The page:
Monday, November 01, 2004
The Election, Summarized
Though John Kerry would have you forget, we don't live in the world of September 10, 2001. We live in the world of September 11. I have not forgotten what it felt like to watch my fellow Americans as they were murdered on national television. I remember seeing people jump from their windows in the World Trade Center, undoubtedly knowing they would die on impact but choosing that over the hell that faced them inside. I remember watching video of the Pentagon burning, knowing that had I been in my office that day I wouldn't have needed a television to see the smoke.
On the other hand, I remember George W. Bush as he embraced this nation, as he stood on a smoldering pile of rubble and promised to punish those responsible. I remember President Bush as he spoke to a joint session of Congress, and told governments the world over that they would turn over the terrorists or "share in their fate." I remember President Bush when he told America that bombing had begun in Afghanistan, and subsequently, in Iraq. I know President Bush won't rest as long as he's in office, and as long as there are sub-human terrorist thugs out there who want to kill me and my family.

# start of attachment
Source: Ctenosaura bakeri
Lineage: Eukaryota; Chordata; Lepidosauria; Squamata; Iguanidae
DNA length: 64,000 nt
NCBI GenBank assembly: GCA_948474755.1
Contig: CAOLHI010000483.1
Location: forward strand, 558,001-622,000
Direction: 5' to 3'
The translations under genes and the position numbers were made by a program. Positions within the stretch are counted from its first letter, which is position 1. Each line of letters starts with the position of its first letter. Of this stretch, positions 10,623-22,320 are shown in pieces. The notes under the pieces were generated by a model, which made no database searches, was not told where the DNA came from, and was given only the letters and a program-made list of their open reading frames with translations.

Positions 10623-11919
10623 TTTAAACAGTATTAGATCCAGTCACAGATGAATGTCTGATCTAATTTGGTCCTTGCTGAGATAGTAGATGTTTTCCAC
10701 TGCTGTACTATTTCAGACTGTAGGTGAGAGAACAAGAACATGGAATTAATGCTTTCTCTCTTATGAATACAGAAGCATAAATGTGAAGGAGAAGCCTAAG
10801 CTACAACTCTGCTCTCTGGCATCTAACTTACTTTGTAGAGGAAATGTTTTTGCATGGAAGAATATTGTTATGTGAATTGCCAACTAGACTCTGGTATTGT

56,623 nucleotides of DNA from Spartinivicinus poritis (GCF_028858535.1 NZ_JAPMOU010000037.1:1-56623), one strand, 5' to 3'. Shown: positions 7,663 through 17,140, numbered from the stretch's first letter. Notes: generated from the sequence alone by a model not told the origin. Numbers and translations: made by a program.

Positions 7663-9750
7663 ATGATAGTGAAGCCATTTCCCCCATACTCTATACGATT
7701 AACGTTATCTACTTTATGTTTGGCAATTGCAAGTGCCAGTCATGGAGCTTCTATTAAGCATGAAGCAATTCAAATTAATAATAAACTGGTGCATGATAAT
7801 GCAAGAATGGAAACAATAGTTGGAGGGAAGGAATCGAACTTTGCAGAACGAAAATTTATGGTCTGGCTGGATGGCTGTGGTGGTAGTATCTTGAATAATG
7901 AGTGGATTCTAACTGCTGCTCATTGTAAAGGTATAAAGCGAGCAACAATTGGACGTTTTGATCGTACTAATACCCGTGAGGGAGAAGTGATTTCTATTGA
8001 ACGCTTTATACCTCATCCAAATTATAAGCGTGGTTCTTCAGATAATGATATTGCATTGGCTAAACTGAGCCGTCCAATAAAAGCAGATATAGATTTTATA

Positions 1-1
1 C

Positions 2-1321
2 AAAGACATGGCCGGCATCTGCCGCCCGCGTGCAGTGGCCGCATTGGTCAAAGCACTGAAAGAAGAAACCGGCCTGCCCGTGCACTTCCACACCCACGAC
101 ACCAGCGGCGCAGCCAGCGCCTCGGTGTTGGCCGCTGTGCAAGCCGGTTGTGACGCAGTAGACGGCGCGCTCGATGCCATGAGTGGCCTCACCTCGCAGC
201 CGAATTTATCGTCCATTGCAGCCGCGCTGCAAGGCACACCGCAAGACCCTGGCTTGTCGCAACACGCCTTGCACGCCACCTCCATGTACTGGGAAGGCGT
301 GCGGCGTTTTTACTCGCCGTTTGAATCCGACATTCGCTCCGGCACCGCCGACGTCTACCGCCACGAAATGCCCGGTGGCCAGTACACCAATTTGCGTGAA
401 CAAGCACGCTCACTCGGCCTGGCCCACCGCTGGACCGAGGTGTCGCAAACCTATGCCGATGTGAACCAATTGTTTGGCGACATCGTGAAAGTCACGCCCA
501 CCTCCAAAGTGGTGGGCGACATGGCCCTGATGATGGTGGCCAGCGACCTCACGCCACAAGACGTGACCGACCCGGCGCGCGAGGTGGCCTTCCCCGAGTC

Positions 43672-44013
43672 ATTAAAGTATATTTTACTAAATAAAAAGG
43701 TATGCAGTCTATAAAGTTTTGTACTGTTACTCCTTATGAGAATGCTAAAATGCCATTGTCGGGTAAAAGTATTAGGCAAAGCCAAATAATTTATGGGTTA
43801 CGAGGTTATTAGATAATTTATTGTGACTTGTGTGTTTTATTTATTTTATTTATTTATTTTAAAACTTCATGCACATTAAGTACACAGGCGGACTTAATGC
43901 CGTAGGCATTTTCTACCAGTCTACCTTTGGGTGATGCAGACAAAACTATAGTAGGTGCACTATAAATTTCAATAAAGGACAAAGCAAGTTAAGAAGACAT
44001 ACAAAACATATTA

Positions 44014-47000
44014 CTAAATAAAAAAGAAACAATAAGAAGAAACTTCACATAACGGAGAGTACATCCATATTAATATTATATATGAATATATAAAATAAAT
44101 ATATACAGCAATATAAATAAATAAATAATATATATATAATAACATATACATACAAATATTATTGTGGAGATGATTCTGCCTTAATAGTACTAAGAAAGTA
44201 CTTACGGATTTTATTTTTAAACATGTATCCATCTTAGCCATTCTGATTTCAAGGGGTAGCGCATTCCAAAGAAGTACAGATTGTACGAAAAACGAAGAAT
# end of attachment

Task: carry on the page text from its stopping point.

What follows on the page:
Sure, I agree with President Bush's economic policies. I agree with President Bush's stand on moral issues. For this and other reasons, Bush has my support for this election. To quote the now legendary Zell Miller:
"Like you, I think of [my family's] future, the promises and the perils they will face.
"Like you, I believe that the next four years will determine what kind of world they will grow up in.
"And like you, I ask which leader is it today that has the vision, the willpower and, yes, the backbone to best protect my family?
"The clear answer to that question has placed me in this hall with you tonight. For my family is more important than my party.
"There is but one man to whom I am willing to entrust [my family's] future and that man's name is George Bush."